One can name a lot of reasons why the United States of America lost the famous Vietnam War. To my mind, one of the most important reasons was that as a nation, the USA has never waged a war conflict in such setting as the opponent country of that time. The point is that all challenges in the geographic settings, the accurate and proper identification of the enemy and the confusion of the overall message all contributed to the lack of solid concentration that ended up pretty sad. In other words, the premise of the basic mission and scope of what the real goal was in this war was never stated clear. The stated purpose of providing the South Vietnamese with assistance was never fully realized because of the South Vietnamese’s government corruption and a lack of capacity to assume a strong leadership in the war conflict. The whole new idea of removing illegitimate government has never been acknowledges to the fullest manner for the reason that many Vietnamese – North and South – began to resent the presence of the United States of America in the land. And to the final end, the idea of victory being defined by attrition in actual fact has never been totally resonated with Americans, who are now associating the Vietnam War with more cost, more death and more sacrifices than they were supposed to initially believe in. Thus, all these aspects led to an absolute failure in the campaign.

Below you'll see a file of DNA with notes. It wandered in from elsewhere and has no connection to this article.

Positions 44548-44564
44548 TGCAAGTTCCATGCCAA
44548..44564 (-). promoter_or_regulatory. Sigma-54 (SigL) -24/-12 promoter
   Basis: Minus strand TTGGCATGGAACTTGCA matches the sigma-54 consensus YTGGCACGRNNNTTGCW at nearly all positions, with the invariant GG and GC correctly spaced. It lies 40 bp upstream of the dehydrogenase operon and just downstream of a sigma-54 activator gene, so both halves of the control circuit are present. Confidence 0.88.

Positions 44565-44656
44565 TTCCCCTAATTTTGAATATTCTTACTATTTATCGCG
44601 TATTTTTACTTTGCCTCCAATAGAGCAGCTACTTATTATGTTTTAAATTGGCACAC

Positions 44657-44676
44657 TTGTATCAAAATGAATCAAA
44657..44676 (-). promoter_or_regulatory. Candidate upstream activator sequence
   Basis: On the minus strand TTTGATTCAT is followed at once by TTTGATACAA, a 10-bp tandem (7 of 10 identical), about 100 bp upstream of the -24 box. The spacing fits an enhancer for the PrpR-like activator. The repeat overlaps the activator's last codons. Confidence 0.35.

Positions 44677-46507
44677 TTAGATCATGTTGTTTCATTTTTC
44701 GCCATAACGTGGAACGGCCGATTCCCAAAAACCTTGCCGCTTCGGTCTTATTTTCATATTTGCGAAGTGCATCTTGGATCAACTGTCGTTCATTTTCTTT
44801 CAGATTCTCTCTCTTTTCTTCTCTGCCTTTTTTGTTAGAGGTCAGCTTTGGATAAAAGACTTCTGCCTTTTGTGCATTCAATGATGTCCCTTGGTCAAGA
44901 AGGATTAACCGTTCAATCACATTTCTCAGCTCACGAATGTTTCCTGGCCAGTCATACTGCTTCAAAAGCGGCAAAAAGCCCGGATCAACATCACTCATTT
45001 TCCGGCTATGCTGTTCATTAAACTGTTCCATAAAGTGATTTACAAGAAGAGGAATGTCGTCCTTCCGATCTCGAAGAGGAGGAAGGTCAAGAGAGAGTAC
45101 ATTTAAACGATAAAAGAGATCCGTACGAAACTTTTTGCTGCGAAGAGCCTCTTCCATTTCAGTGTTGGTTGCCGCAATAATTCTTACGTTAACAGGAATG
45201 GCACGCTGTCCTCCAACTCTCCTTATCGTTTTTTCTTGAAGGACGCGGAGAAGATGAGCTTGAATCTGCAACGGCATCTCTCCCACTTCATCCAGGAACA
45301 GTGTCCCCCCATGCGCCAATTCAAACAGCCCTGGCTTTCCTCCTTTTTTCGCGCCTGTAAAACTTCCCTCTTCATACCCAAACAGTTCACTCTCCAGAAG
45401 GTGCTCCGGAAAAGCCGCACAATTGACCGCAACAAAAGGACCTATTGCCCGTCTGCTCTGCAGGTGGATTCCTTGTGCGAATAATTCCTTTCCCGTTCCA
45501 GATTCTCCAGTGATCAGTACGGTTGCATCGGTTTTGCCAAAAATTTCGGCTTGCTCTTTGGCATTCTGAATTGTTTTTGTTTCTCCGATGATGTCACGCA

However, we cannot leave behind all the other viewpoints. For example, it is highly important to mention that nowadays there are many veterans, who are ready to argue that the Vietnam War was never lost by the United States of America, rather this battle was lost two years after the country had left the war conflict in 1975 by the government and the Army of the South Vietnamese. As to my mind, I am not ready to absolutely agree with them. At the same time, I see what their point is.
So, if I take this question from the angle of why the United States of America were not able to win this fight, a certain number of factors may be listed. Here are some of them that, as I believe, should come into play.
First of all, the question is about distance. Let’s face it, the 10 000 miles supply line was absolutely inefficient and pretty costly. It alone could be a cause of a failure, but, nevertheless, there are much more.
Second of all, motivation is highly important. VC and NVA troops had an exceptional motivation to continue the fight. At the same time, the Army of the South Vietnamese was not motivated at all. A lot of soldiers of the United States Army also had a core purpose of serving out their year in the USA and then getting back home.
Third of all, the territory of Vietnam was a very hostile one for an invasion. The jungles and swamps of the country were perfectly known for the NVA and Vietcong, while Americans knew the terrain by reconnaissance photos and maps only. In other words, the Army of Vietnam had an opportunity to fight on home turf.
And fourth of all, it is important to mention Guerrilla Tactics. The Army of Vietnam attacked the soldiers of the United States of America when they were absolutely isolated, then ran right into the jungle, set off nightmarish traps in order to simply bled American forces to death. They came out rarely to fight on the USA terms, spending most of the time sniping at the American soldiers.